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Neuroscience. 2010 Jul 14;168(3):811-9. doi: 10.1016/j.neuroscience.2010.01.031. Epub 2010 Jan 25.

Apolipoprotein E genotype and oxidative stress response to traumatic brain injury.

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1
The Roskamp Institute, 2040 Whitfield Avenue, 34243, Sarasota, FL, USA. sferguson@rfdn.org

Abstract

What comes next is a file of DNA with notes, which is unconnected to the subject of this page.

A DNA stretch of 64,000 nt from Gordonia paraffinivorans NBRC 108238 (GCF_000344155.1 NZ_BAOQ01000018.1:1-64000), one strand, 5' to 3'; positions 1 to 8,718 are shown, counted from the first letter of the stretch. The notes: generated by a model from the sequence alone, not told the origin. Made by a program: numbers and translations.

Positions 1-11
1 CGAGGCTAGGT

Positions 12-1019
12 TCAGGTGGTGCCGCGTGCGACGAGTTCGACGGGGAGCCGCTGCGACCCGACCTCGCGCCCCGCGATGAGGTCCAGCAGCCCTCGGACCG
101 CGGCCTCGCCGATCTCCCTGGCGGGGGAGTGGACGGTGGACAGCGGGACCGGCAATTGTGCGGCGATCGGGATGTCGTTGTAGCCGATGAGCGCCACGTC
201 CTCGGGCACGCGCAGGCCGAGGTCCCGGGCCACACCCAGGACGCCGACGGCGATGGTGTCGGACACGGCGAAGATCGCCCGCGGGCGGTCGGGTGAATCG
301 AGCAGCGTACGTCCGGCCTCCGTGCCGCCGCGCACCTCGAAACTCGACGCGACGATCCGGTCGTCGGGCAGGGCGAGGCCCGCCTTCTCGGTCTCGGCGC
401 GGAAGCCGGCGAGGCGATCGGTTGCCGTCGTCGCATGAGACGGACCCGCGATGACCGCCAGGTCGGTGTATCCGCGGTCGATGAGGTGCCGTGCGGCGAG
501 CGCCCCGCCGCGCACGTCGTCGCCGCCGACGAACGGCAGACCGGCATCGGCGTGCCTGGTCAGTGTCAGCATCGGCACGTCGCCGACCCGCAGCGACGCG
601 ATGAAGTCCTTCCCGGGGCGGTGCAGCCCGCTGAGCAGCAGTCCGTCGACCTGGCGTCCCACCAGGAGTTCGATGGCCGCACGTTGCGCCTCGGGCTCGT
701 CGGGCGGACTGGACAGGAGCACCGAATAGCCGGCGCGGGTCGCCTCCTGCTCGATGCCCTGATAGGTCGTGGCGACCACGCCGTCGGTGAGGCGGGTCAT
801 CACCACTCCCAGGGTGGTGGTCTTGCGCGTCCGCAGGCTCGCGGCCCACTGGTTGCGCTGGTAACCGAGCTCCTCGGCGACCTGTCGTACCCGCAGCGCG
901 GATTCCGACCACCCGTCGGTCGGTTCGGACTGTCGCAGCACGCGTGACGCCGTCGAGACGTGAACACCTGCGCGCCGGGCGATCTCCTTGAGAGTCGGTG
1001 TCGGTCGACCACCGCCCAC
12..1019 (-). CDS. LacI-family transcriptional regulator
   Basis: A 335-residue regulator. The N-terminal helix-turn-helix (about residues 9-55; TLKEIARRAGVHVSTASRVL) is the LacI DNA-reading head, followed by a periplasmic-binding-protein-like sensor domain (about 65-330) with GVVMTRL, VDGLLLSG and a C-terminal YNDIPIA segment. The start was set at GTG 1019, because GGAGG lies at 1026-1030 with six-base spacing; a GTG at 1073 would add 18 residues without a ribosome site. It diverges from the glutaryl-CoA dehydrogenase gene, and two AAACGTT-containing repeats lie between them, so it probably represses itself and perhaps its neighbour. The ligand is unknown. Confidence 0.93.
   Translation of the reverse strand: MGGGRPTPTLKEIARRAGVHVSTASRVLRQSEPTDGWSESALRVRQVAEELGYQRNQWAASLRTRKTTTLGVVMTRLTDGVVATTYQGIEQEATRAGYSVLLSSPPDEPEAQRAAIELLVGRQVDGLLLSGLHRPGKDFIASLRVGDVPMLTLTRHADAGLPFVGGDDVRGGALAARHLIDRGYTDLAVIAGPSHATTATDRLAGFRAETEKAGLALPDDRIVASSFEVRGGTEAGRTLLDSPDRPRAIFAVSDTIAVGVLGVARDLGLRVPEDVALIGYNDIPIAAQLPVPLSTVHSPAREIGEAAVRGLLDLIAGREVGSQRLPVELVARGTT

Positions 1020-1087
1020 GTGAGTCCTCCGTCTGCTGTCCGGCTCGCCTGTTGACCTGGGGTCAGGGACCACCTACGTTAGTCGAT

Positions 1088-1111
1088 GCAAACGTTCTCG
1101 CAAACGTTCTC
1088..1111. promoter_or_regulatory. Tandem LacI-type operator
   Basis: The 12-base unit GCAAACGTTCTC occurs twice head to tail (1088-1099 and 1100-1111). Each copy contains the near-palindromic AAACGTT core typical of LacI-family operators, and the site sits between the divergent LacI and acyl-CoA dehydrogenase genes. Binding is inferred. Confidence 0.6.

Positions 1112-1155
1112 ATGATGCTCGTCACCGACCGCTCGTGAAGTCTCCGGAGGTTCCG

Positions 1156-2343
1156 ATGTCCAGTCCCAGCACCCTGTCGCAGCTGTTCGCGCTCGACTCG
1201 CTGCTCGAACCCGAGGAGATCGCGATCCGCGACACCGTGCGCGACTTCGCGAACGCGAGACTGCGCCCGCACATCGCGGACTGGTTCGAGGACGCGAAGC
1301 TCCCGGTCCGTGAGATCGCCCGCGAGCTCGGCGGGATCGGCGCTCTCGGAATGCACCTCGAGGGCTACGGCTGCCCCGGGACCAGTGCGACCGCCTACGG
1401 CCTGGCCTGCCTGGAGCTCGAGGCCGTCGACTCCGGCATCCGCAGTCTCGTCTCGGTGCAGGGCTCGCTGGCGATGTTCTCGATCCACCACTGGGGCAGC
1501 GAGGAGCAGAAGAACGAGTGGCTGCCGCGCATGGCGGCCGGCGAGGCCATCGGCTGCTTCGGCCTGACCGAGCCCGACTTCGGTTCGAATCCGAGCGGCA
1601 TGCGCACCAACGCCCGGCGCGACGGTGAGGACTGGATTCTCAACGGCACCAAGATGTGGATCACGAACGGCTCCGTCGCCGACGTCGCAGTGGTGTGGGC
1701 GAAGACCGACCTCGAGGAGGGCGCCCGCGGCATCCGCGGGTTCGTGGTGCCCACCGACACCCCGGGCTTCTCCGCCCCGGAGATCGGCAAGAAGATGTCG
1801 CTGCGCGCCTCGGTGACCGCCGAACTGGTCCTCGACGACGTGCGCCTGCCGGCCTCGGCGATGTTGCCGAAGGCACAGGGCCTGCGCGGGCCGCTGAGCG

Traumatic Brain Injury (TBI) is known to result in oxidative stress, and as variation at the Apolipoprotein E (APOE) gene has been shown to influence outcome following TBI, but through as yet unclear mechanisms, we used transgenic APOE mouse models to examine the relationship between APOE genotype and oxidative stress following TBI. We administered a controlled cortical impact (CCI) injury or sham injury to transgenic mice expressing either human APOE3 or APOE4 on a murine APOE-deficient background. RNA was prepared from the ipsilateral hippocampi and cortices retrieved at 24 h and 1 month post-TBI. Microarray analysis was performed on unpooled samples from three mice per group to determine the genomic response to TBI and to specifically investigate the response of genes involved in oxidative stress mechanisms. Our data demonstrated TBI-induced expression of many more anti-oxidant related genes in the APOE3 mice, suggesting a potential anti-oxidative role for ApoE3 compared to ApoE4. However, in an additional cohort of mice we isolated the ipsilateral hippocampi, cortices, and cerebella at 1 month after TBI or sham injury for immunohistochemical analysis of markers of oxidative stress: the formation and presence of carbonyls (indication of general oxidative modification), 3-nitrotyrosine (3NT; specific to protein modification), or 4-hydroxyl-2-nonenal (HNE; specific to lipid peroxidation). Although we observed significant increases in all three markers of oxidative stress in response to injury, and genotype was a significant factor for carbonyl and 3NT, we found no significant interaction between genotype and injury. This may be due to the overwhelming effect of injury compared to genotype in our ANOVA, but nonetheless suggests that an influence on oxidative stress response is not the primary mechanism behind the APOE-genotype dependent effects on outcome following TBI.

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